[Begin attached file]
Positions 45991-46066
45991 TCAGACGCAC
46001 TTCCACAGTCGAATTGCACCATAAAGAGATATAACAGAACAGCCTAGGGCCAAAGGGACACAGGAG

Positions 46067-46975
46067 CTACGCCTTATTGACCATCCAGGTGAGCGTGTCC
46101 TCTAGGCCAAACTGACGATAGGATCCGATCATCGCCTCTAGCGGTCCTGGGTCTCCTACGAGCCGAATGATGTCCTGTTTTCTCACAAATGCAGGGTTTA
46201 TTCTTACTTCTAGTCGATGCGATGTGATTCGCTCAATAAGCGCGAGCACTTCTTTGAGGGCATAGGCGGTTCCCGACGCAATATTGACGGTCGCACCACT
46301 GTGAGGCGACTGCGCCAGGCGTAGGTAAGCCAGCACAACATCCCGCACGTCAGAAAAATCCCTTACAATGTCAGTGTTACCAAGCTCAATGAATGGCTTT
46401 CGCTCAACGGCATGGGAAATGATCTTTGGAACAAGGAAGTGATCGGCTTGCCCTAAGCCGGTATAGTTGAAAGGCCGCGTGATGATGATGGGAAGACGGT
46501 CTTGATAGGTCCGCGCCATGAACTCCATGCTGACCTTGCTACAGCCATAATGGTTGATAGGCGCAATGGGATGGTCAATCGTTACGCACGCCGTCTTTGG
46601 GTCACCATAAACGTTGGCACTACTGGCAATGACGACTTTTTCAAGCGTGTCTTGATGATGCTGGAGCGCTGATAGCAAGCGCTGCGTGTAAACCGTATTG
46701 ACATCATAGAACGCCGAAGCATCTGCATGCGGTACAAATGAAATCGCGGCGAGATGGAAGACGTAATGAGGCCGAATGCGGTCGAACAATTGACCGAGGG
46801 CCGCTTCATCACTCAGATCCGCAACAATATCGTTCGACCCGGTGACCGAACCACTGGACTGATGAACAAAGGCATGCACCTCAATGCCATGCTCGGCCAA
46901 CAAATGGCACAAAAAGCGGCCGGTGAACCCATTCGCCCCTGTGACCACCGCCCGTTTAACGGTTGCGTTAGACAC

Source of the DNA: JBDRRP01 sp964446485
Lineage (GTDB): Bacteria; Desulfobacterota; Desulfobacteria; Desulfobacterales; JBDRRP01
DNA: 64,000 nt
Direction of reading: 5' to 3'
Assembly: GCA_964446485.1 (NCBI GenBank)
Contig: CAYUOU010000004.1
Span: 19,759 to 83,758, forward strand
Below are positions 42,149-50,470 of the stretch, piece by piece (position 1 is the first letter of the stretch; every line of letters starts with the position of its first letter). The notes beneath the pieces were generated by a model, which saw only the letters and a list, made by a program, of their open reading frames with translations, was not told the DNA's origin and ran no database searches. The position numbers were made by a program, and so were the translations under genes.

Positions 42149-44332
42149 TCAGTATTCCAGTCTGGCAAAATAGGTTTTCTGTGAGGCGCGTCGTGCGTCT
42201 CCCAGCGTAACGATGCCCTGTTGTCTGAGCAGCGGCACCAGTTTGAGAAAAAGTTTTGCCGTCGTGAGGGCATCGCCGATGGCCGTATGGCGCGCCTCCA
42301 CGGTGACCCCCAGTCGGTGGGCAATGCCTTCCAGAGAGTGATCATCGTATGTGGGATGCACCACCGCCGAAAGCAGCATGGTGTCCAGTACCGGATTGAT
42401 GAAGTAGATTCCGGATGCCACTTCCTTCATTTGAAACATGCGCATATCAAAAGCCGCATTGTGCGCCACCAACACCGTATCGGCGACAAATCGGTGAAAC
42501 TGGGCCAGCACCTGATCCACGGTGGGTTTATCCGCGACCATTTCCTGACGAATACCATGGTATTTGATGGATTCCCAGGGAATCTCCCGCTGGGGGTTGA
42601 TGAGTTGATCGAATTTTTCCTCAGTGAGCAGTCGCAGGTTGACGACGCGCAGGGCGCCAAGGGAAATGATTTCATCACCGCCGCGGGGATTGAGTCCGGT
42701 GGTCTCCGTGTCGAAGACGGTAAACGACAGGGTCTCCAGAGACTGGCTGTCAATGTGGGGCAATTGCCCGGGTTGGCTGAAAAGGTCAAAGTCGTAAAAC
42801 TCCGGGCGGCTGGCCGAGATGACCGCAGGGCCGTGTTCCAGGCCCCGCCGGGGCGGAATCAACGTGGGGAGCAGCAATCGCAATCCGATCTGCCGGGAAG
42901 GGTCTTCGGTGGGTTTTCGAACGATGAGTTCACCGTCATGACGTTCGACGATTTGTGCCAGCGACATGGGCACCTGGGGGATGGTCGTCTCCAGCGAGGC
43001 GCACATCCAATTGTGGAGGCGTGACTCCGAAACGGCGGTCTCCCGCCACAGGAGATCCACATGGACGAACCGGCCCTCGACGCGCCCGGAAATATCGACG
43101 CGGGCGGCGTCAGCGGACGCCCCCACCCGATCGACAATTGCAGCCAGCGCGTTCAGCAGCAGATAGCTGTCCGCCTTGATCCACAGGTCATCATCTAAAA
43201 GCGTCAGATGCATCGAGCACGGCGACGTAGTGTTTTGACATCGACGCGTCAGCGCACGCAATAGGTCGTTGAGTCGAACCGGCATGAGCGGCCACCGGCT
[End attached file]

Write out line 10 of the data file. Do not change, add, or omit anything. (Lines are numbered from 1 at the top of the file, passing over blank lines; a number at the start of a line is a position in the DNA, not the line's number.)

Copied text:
46501 CTTGATAGGTCCGCGCCATGAACTCCATGCTGACCTTGCTACAGCCATAATGGTTGATAGGCGCAATGGGATGGTCAATCGTTACGCACGCCGTCTTTGG